First Place at Ensica/Supaéro “journées microdrone”

ENAC’s Paparazzi team placed first in the Ensica/Supaéro “journées micro drone” in France. Here is the report from Antoine Drouin.

Hi folks..

Paparazzi has won first prize in the Ensica/Supaéro "journées microdrone" (http://www.ensica.fr/microdrone).

It successfully completed the autonomous flight and was able to locate the target :)

More details on the webpage asap.


Regards,

Antoine
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Paparazzi V1.0

This article is based on the gallery on the original paparazzi savannah website.

The following pictures were taken between August 2003 and October 2003.

We had developed a flight controller board similar to the autopilot one. We had been able to re-use some of their code – for example radio control receiving or servos commanding. Thanks allot Trammel.

The plane now had the potential to become fully autonomous (not controlled from ground anymore).

We made some test with the autopilot inertial sensor (3 gyros, 3 accels) and discovered that it was not that easy to go from “tilt.c” to something that would work in our plane.

Out of despair, we plugged the FMA sensor to our controller board ADCs, wrote some cheap proportional controllers and … surprise, it worked very well.

We worked on calibration (how to estimate attitude angles from temperature differences), and Pascal came out with a Linear Least Square method that gave good results. We observe the turn radius given by GPS. Under the coordinated turn hypothesis, we can convert it to bank angle that will be compared with the one obtained from infrared. The Linear Least Square algorithm will minimize this error.

This system was awarded first price for autonomous flight at the Ensica/Supaero second European MAV trophy in front of 4 international teams.

We had a bad surprise during this competition. A radio control interference disengaged the autopilot during the flight. I was able to reengage it and the flight continued with no other problem. We now filter the radio control signal on mode toggling channels and didn’t experience such phenomenon since. This is not satisfying. The only solution to be really sure would be to go PCM. Trouble is that radio control makers won’t publish their signal specifications. The Futaba PCM was more or less reverse engineered and we are thinking about buying a transmitter from that brand.

The airframe was still a twinstar. It was loaded with several packs of batteries – was very heavy and had a small flight endurance.

We have mounted the autopilot in a maxi-kiool, an enlarged version of the minus-kiool. This plane was light and flew long and well. It had a brushless motor and lipos batteries. This high priced gear had been offered to us by the Pyrénées Modèles shop in Toulouse. Thank you Mr Garat. Saint IGNUcius will give it back to you 🙂

We stopped using it because it was very fragile. The 56g version had no trouble landing on its motor but the 800g one didn’t like it very much. Another reason why we abandoned that plane is that Supaero regarded the design as his and intended to use it for competitions were we would be opposed. They made a high tech carbon/kevlar molded version which they measured in their wind tunnel. I’m not aware that this plane is regularly flying.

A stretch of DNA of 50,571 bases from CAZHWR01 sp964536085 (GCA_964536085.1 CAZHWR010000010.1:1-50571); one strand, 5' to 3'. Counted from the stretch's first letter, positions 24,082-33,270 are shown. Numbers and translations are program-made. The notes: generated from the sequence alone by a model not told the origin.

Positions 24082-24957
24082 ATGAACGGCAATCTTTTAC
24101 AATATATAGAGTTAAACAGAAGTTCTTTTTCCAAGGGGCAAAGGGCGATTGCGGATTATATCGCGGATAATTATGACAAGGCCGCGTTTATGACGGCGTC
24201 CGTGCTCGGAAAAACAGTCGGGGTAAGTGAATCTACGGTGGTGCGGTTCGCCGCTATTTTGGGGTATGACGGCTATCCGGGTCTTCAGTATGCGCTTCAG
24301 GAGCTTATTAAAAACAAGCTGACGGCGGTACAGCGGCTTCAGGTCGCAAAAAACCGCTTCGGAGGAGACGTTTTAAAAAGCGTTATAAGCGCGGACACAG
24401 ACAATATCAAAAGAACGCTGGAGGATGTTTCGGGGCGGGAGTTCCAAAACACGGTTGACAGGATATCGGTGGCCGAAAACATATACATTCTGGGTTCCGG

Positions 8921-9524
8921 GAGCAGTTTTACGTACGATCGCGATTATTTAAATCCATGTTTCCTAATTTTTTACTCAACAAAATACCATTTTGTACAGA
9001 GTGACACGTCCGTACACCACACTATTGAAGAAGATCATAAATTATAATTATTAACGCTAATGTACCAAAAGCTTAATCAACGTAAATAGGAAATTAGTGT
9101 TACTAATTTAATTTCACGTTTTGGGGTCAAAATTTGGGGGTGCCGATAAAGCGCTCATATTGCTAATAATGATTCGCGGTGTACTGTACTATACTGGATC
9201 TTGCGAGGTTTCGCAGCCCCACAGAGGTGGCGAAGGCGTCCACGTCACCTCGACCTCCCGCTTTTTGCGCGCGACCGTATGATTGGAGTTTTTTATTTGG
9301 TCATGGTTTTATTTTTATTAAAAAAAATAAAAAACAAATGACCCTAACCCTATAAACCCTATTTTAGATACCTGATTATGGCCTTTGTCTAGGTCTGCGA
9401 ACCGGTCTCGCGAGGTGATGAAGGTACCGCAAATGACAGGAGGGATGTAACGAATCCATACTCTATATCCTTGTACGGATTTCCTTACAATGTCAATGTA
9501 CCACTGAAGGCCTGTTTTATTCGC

After the trophy, we were contacted by people wishing to use Paparazzi. We took conscience that our code was not configurable and would cause problem to port to another airframe.

We began to rewrite it to support an high level configuration language.

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Paparazzi V0

This article is based on the gallery on the original paparazzi savannah website.

The following pictures were taken between February 2003 and August 2003.

This was the very first version of the system. The airborne hardware was minimal. It only consisted in a GPS receiver, a pic micro-controller and a modem. The pic would transmit GPS data to the ground. The plane was steered from the ground laptop using the buddy jack input of the radio control transmitter. The plane was equipped with a genuine FMA stabilizer and we tried to pilot “through” it.

This system suffered two major drawbacks :

  • It was not robust at all regarding radio down-link losses.
  • It was impossible to tune. The FMA autopilot reactions change a lot with the contrast. The system had to be tuned everyday to cope with this. We have tried several methods to detect this and compensate, but with very little success.

The best method we found was mounting the infrared sensor on a servo arm and command a bank angle through it. This solved the static problem, but the dynamic was still varying.

We also tried with the FMA switched off to reproduce the “GPS only” results of the minimum complexity uav guidance and flight control system paper by Eric N. Johnson, Aaron D. Kahn (yes, the one from autopilot.) and others.

It sort of worked in calm conditions but was unable to cope with turbulences.

Our GPS receiver was a ublox MS1E, hooked to an active car antenna. It would often refuse to start or loose signal. We learned from this that it was not a good idea to tamper with GPSs and antennas. We started to use SAM modules and had much better results.

The plane completed numerous flights. It ended its life in a corn field after becoming unresponsive. The plane was old and not so “well build”. We suspect a connector got unplugged.

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Research and development of open-source UAV systems since 2003